What Climate Change Will Do To Three Major American Cities By 2100

St. Louis

This decade, St. Louis is expected to be more than 2 degrees Fahrenheit warmer than it was, on average, during the latter half of the 20th century. While locals have endured more sweltering summer days, they have felt the change the most during the cold months. Missouri winters are warming faster than summers, springs and falls.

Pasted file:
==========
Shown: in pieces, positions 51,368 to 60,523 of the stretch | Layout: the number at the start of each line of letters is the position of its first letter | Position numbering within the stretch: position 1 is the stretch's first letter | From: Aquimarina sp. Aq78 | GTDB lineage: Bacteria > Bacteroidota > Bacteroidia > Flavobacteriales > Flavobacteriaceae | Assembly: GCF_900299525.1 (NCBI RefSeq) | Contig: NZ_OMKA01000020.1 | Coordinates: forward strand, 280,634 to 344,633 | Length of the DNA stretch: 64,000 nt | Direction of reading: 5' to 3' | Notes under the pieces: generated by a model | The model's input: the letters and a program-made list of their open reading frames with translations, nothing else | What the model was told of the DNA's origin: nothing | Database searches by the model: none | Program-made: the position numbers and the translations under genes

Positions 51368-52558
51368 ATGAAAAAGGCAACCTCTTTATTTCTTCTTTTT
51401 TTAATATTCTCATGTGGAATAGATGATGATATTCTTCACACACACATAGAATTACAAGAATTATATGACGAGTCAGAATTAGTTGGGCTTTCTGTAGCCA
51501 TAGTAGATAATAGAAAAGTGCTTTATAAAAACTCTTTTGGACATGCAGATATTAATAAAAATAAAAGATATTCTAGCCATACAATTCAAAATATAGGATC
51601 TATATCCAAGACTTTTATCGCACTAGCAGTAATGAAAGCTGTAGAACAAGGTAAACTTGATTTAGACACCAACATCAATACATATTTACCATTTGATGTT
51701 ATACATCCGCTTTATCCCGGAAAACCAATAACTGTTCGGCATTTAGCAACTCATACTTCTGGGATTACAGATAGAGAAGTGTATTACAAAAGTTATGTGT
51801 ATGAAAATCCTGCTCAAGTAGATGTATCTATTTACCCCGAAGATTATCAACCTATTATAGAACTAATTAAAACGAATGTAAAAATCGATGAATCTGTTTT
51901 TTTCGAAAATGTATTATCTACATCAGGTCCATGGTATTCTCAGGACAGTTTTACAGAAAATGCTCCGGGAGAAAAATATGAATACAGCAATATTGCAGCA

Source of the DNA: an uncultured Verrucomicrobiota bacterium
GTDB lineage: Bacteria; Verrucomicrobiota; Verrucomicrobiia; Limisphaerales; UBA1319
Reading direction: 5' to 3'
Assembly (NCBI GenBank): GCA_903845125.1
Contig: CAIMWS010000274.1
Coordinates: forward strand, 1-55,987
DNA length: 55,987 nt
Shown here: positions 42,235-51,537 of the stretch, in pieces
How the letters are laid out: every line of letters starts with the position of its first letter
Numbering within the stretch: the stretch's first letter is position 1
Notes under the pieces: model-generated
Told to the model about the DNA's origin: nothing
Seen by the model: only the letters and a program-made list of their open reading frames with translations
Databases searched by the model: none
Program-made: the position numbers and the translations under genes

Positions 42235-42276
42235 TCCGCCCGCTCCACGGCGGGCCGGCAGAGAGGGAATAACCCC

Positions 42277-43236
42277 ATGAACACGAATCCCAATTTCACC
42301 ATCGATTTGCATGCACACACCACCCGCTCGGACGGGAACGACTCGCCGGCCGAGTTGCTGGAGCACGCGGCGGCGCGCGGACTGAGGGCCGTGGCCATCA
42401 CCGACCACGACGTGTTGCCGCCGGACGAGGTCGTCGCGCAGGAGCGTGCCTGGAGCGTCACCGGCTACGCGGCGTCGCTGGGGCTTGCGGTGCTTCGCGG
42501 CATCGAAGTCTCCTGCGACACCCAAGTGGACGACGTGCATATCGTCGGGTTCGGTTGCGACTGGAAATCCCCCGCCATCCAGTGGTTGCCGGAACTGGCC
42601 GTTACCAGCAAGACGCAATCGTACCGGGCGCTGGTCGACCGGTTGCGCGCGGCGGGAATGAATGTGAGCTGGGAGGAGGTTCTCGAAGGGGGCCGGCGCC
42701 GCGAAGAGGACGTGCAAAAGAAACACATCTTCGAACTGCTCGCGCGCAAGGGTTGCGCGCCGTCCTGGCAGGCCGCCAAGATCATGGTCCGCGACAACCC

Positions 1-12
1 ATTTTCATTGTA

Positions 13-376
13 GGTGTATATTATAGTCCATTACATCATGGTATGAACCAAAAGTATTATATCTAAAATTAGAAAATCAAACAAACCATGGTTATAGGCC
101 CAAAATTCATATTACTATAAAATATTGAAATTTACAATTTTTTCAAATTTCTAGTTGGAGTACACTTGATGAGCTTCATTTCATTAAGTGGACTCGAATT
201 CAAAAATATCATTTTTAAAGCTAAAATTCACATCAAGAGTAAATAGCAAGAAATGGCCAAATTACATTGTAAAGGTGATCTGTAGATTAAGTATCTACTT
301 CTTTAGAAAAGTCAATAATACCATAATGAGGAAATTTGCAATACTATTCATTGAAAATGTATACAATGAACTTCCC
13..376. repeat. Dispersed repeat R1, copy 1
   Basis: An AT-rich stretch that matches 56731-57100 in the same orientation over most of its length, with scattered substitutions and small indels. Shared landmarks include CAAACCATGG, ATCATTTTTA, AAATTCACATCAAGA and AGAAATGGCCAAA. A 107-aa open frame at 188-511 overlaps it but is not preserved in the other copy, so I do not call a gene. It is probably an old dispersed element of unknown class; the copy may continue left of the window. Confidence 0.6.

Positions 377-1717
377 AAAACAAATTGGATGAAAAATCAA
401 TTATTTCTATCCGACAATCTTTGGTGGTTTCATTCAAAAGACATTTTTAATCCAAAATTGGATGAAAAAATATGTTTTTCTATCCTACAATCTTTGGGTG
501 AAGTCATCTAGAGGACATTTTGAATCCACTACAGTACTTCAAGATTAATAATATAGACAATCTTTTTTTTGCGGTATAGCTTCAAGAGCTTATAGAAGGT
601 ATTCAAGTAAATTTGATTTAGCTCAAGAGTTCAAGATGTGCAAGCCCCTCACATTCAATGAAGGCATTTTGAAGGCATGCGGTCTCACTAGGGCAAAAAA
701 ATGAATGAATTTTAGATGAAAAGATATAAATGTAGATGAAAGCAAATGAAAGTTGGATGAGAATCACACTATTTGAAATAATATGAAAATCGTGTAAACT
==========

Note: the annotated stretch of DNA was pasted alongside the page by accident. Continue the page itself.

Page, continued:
Warmer air holds more water, which can lead to more severe rainfall. In recent years, rainstorms have pummeled the Midwest and led to widespread flooding across the region. In 2019 in St. Louis, rivers reached near-historic levels, and floodwaters inundated the area around the city’s iconic Gateway Arch.

This storm wasn’t a blip on the radar, but rather a sign of what’s to come. As the planet heats up, St. Louis can expect more extreme rainstorms — and more orders to evacuate low-lying neighborhoods.

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